The erosion that occurred due to the drying of the San Rafael waterfall in February of 2020 threatens the diversion reservoir and will require risk assessment for the plant. As Fabricio Yépez, a professor of civil engineering in Quito, argued “This type of project needs technical decisions in order to avoid suffering millions in losses.” A country such as Ecuador, that is reliant on foreign capital for clean energy investments, should be wary of projects within the country that continuously sap resources without performing at the expected output. The struggles with the plant do not end with environmental concerns, as the Corporación Eléctrica del Ecuador (Celec) filed legal action against the inspector of the Coca Codo Sinclair hydroelectric plant on July 15, 2022. Celec claims this inspector approved the receipt of equipment from the plant despite having defects.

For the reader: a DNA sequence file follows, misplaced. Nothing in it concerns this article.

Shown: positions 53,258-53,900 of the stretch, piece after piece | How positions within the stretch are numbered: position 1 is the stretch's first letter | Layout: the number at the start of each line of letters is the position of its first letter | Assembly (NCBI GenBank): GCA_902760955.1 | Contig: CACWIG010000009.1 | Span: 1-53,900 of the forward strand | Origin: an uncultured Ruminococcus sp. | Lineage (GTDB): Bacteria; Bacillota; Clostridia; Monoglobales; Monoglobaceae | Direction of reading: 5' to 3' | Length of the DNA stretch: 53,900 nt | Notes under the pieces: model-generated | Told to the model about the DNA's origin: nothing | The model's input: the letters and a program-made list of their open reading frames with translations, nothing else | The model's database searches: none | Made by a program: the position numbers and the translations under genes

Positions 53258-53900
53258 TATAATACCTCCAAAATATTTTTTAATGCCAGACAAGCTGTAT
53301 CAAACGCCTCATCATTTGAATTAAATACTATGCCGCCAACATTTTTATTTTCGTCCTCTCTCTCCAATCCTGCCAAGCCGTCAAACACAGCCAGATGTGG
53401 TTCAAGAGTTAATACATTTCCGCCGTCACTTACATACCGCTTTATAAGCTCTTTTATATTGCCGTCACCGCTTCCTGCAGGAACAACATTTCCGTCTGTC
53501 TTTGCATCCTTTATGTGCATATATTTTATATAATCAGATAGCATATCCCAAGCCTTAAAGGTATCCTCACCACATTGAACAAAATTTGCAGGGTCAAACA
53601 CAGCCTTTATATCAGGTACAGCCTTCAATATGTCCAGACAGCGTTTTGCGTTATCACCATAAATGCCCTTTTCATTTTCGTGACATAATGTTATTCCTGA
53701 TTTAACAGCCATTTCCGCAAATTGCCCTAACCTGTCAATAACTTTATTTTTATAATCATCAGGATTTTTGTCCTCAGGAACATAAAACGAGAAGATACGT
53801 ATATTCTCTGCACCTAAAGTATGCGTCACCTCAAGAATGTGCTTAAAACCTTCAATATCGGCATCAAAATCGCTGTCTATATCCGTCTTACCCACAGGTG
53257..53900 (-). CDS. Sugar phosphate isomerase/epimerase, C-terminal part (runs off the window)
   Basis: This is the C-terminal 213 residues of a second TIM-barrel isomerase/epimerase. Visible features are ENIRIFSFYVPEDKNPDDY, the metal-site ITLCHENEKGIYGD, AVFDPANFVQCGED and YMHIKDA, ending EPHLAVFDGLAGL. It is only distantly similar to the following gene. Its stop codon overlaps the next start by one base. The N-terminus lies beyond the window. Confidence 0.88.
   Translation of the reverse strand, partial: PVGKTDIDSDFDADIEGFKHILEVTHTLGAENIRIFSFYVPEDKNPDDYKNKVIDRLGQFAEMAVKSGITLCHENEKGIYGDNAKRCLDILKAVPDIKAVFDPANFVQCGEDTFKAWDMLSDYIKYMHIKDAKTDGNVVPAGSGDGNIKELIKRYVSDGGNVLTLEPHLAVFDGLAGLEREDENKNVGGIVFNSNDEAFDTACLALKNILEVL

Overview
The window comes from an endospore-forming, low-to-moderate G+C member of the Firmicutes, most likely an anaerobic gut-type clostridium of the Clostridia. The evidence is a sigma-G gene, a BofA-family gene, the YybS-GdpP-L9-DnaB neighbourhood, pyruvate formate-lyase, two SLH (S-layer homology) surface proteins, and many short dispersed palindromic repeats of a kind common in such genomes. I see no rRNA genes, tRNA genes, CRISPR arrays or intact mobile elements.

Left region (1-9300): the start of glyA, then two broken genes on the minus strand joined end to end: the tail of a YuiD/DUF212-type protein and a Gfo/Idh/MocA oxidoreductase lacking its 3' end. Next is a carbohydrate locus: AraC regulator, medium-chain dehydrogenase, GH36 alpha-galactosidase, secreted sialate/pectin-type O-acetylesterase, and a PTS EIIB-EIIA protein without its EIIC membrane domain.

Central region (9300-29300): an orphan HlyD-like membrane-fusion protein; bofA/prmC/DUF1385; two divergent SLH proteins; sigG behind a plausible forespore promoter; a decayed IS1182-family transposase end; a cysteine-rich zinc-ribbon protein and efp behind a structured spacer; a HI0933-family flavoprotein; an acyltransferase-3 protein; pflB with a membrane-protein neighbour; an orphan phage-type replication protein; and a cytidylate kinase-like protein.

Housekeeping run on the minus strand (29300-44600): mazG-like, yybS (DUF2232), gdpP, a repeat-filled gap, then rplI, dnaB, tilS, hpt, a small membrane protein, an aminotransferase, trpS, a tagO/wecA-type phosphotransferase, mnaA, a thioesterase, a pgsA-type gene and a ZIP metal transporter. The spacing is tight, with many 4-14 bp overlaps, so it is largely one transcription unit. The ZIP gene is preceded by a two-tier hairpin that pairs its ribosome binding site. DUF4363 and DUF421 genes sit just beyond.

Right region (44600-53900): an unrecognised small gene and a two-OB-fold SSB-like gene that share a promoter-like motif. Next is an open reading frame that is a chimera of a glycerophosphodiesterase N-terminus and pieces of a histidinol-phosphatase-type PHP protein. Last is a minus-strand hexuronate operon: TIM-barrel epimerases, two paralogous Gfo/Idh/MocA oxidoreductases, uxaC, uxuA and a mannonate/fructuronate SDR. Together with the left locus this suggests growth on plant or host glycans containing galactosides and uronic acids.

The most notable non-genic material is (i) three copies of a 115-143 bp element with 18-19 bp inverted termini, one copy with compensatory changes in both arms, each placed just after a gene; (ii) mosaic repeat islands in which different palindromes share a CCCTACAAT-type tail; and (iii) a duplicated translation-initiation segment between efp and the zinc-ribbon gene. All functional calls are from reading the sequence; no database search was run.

Central Hidroeléctrica Coca Codo Sinclair durante su construcción, amalavida.tv, Creative Commons AttributionShare Alike 2.0

Coca Codo is not the only example of hydroelectric plants facing delays and infrastructure problems. Only one hydropower plant came online between 2020–2022. The Toachi Pilatón project, which was supposed to provide 254.4 MW of power capacity, has only inaugurated one of its three plants, as it is 13 years behind schedule. As of April 2022, this project has cost $920 million, and has provided a fraction of the expected energy.